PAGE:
Access to the web is a basic human right.¹
In fact, the person credited with inventing the world wide web as we know it, Tim Berners-Lee, believes that the power of the internet lies in its universality: its ability (at least in theory) to be accessed by anyone, anywhere, at any time. And if the power of the web is linked inextricably with accessibility, it follows that the people who build digital products would want those products to be usable, and valuable, to as many people as possible.
The stark reality is, however, that the web - at it’s very core - is universally accessible; it’s our designs that aren’t. With that in mind, there are several ways to work toward ensuring that an agile team does promote inclusivity in visual, technical, and test design, and it begins by understanding exactly what inclusive design does, and what it doesn’t do.
Inclusive design improves the user experience for everyone
There’s a tendency to approach inclusive design with a mindset singularly focused on improving ease of use for a specific disability. This isn’t exclusively a digital product problem: for decades before the internet was even invented, products designed for accessibility were engineered with just disability in mind. When disabled parking bays were introduced, they were intended to improve accessibility for people with permanent disabilities, like lifelong wheelchair users. Over time, formal permission to use those same bays was extended to people with ‘temporary’ or ‘situational’ disabilities, such as broken limbs or expectant mothers.
Similarly, when it comes to creating digital products, solving an issue for a person with a permanent disability, like a missing limb, usually ends up solving problems for people who have similar, if not permanent, mobility issues. Designing an app that’s easier to use for someone who has lost an arm also helps someone with a broken arm, or someone who is carrying a child, or even groceries.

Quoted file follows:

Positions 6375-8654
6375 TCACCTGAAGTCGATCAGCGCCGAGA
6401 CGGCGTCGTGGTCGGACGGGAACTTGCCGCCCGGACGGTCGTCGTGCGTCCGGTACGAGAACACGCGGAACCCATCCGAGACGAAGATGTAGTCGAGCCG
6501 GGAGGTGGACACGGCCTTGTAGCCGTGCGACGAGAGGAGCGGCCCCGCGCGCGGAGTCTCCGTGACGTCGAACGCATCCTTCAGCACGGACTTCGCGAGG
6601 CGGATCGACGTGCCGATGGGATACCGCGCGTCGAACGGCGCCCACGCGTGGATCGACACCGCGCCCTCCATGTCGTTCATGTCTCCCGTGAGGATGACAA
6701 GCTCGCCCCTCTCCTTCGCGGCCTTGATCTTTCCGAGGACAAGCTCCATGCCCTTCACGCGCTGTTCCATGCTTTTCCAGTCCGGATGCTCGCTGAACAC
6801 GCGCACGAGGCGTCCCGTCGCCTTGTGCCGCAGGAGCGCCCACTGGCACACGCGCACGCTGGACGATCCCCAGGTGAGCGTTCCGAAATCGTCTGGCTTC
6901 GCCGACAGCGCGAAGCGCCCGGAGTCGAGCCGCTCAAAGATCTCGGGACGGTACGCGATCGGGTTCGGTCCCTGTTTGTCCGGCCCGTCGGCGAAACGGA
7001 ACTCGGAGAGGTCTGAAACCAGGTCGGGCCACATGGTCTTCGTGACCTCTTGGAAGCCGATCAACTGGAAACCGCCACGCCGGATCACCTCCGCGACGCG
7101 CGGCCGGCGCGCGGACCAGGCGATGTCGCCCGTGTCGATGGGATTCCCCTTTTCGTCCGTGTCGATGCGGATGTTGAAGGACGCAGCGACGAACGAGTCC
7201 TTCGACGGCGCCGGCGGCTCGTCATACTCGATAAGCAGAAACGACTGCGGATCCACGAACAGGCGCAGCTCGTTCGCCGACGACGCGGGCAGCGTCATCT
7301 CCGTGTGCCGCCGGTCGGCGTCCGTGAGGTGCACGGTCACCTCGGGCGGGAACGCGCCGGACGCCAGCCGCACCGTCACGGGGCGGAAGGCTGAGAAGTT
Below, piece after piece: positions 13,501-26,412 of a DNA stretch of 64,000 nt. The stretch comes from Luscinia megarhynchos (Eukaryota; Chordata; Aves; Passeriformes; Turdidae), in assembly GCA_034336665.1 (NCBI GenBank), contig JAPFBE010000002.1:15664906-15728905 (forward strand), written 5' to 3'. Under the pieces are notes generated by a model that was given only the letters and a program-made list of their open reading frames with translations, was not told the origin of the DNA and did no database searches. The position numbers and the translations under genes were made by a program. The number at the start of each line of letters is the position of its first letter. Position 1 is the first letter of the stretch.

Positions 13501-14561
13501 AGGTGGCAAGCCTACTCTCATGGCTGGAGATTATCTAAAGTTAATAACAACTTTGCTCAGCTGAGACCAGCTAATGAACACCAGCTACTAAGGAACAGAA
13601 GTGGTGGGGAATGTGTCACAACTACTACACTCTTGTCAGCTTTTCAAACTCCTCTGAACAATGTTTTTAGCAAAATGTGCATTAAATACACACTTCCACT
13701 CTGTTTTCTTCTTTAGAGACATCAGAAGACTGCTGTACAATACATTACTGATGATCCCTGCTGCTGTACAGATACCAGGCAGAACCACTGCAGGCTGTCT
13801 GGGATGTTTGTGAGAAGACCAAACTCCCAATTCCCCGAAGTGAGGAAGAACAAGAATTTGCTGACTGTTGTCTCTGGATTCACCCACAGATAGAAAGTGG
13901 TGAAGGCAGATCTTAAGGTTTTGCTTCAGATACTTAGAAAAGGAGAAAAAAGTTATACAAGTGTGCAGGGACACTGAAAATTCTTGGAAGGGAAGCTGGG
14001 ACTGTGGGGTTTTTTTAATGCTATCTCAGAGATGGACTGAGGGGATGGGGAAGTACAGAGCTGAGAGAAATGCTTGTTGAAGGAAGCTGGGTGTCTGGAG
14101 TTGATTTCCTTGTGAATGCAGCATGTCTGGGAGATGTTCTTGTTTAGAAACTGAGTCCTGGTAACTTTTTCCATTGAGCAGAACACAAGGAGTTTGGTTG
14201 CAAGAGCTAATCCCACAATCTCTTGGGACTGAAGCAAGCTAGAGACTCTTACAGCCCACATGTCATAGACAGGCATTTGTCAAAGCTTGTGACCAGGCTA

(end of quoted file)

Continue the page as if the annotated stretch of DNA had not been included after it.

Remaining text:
"In fact, it's often, if not almost always the case, that designing more inclusive, more accessible products isn't just something that doesn't impede a non-disabled person's use of as product, it's something that enhances user experience across the board."
Perhaps one of the most valuable lessons to learn from this premise: solve for one, extend to many, is that the design solutions engineered to address a permanent disability for a specific group of people, often go completely unnoticed by users without any disability at all. Pairs of shampoo and conditioner bottles are designed, almost universally, to have caps on opposite ends: this helps blind or vision-impaired consumers differentiate between two very similar bottles easily and efficiently. But that design element - which is so fundamentally critical to the ability of a blind or vision-impaired person to wash themselves - is a design element that will also go completely unnoticed by someone who does have perfect vision. Said otherwise: solving a problem for one group of people through inclusive design does help that one group of people to use a product. At the same time, it doesn’t cause usability issues for anyone else. In fact, it’s often, if not almost always the case, that designing more inclusive, more accessible products isn’t just something that doesn’t impede a non-disabled person’s use of a product, it’s something that enhances user experience across the board.
Inclusive design is good for business
In the UK alone, the spending power of disabled households, a household within which at least one person has a permanent disability, is a staggering £274B. Further, three out of four families in the UK have walked away from a UK business or product due to accessibility-related issues.